I joined Dignitas International as the President and CEO at the beginning of the year and had the opportunity to travel to Malawi in March to visit our medical and research programs with a pair of fresh eyes. After 20 years of working internationally, I have seen many impactful development projects – and a few white elephants during my career. However I was impressed and inspired to see what this small organization has accomplished in one short decade.
Dignitas’s three-pronged operational model is unique in our sector. We provide and support medical care to help people who are sick to regain their health and reclaim their dignity. Our medical team is saving lives every day. We also conduct high-impact research to better understand the barriers to quality health care, including the impact of distance to health care facilities and shortages of trained health care workers. And finally, we use the experience and evidence gained from our practice and research to improve global health policy.
In Malawi, we partner with the Ministry of Health and the U.S. Agency for International Development (USAID) – both of which have invested significantly to end the HIV and AIDS epidemic. Dignitas is providing essential HIV-related treatment and care in the southeast region of Malawi, which has a population of more than 3.1 million people. Every year, we provide training and mentorship to more than 500 health care workers and as a result, we’ve help to start more than 213,000 people on lifesaving HIV treatment.
During my visit to Malawi, I met many people whose lives have been impacted by Dignitas’s work. Simonjire Willard is one of them. When I met Simonjire back in March, she was 8 months pregnant and had just travelled some 15km on the back of her husband’s bicycle from her village of Palasi to the Chikwewo health care centre. Without any breakfast, Simonjire had left home before dawn, travelling almost three hours to reach the health centre. She had left her three other children – ages 6 to 17 – at home with her grandmother for the day. Simonjire has made this monthly trip for the past two and half years since she started HIV treatment in September 2012.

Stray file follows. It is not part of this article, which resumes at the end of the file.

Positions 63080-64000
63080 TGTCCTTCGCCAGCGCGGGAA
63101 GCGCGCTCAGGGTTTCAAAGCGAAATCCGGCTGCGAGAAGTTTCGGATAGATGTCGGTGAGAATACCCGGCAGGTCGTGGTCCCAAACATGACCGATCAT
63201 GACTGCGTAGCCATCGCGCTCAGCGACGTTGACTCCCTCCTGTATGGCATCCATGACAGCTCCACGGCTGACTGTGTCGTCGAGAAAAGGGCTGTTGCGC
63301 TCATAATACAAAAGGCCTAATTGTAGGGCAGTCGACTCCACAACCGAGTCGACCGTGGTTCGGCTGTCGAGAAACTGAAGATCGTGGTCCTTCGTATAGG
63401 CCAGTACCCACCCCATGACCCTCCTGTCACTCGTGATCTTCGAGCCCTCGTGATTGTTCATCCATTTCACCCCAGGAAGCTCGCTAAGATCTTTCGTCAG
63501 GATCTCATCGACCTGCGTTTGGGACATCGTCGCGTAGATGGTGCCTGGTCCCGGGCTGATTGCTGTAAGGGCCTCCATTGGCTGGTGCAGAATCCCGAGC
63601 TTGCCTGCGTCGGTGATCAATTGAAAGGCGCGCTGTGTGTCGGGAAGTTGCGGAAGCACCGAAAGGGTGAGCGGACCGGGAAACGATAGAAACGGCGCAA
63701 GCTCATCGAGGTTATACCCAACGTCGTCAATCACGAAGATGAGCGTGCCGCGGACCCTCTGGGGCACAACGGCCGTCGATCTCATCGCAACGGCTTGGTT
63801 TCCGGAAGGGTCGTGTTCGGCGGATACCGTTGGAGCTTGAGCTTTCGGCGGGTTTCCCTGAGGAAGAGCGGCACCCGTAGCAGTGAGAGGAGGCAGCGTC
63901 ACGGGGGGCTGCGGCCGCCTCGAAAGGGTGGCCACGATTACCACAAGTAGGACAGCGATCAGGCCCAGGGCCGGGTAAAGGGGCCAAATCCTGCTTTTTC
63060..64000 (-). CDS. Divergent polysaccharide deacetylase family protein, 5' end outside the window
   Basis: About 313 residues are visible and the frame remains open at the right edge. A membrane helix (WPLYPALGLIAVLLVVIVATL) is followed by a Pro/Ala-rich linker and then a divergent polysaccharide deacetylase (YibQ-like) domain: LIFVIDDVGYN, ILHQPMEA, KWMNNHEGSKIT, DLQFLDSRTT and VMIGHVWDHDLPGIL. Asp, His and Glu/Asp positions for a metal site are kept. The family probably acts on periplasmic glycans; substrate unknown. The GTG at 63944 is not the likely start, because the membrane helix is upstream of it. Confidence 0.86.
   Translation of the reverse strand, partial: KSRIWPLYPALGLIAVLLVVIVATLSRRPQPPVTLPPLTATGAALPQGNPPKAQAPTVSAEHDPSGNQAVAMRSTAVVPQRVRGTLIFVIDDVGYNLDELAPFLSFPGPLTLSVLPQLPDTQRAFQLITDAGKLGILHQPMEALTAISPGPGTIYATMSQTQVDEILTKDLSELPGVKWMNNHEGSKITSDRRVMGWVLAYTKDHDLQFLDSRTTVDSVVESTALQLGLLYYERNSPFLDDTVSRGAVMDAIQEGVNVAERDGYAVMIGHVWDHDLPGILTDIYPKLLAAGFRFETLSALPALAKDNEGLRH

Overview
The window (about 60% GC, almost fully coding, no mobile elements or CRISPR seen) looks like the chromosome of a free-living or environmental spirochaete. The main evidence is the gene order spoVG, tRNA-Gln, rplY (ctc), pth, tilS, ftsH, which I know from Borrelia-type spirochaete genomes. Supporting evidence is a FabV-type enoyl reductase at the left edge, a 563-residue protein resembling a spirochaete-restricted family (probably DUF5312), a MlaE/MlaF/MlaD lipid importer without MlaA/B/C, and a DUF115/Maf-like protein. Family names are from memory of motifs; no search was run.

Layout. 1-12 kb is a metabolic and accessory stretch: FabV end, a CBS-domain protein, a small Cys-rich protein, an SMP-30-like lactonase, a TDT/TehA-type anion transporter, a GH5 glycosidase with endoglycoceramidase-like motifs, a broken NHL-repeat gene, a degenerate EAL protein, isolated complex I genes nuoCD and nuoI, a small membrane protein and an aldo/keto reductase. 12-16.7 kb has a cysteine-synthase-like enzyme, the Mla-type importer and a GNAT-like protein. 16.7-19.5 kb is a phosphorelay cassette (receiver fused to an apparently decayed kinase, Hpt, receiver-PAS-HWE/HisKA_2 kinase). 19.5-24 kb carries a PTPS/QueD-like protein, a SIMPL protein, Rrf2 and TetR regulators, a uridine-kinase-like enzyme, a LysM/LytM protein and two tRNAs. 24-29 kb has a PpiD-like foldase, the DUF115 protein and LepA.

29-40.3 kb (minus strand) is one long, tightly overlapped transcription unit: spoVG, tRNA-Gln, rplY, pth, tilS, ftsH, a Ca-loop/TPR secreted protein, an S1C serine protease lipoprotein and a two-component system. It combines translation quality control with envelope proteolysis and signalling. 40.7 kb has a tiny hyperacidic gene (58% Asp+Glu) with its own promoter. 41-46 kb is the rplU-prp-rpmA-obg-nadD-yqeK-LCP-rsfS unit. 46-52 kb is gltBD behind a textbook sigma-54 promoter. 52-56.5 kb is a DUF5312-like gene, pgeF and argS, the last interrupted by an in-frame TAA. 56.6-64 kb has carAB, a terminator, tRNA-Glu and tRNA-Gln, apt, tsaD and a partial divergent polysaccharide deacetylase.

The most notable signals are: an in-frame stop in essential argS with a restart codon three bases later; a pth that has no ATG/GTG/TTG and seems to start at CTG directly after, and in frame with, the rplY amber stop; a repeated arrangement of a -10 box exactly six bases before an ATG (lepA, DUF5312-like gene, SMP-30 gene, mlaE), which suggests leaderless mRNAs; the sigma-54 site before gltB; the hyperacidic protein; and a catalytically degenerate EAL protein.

After several hours of waiting, Simonjire was able to see a clinician for a medical check up and to collect her HIV drugs. These drugs will not only help keep Simonjire healthy but they will also suppress the virus in her body to prevent transmission to her baby. I was touched by Simonjire’s determination to ensure that her baby will be born HIV-free. As a mother myself, I often think of her and hope that she has had a safe birth, and that her newborn child is healthy.
I am not the only person impressed with Dignitas’s results in Malawi. This past February, Dignitas received a significant increase in funding from USAID to expand and enhance our medical program. Our budget will double over the next 18 months. This expansion of our work is a testament to the quality of Dignitas’s medical program and a strong vote of confidence for the organization’s ability to achieve real results. With this injection of funds, we will be able to train more health care workers, support integrated health care for more people, and ultimately save more lives.
During my visit, we also met Doug Arbuckle, the Mission Director for USAID in Malawi. In his words: Dignitas is one of USAID’s most valued partners in Malawi and he wants us to keep on doing what we’re doing. That is certainly a ringing endorsement for our work!
We know that ‘treatment as prevention’ is working and that an AIDS-free generation is within our grasp. As part of our USAID expansion efforts, Dignitas has adopted the new 90-90-90 strategy set out by UNAIDS and the international community. This means that by 2020, 90% of all people living with HIV will know their HIV status, 90% of all people with diagnosed HIV will receive antiretroviral therapy, and that 90% of all people receiving antiretroviral therapy will achieve viral suppression to prevent transmission to others. Dignitas wants to be the first organization to reach these ambitious targets in the region where work in Malawi.
The international community has set a target to end AIDS by 2030. Imagine that: to achieve an end to this disease in our lifetime! In Malawi, Dignitas is going to play an important role in making that happen. We will need to be nimble, work intelligently and in close collaboration with patients, health care workers, researchers, policymakers, and supporters like you.
Working together, I am confident we can make this happen.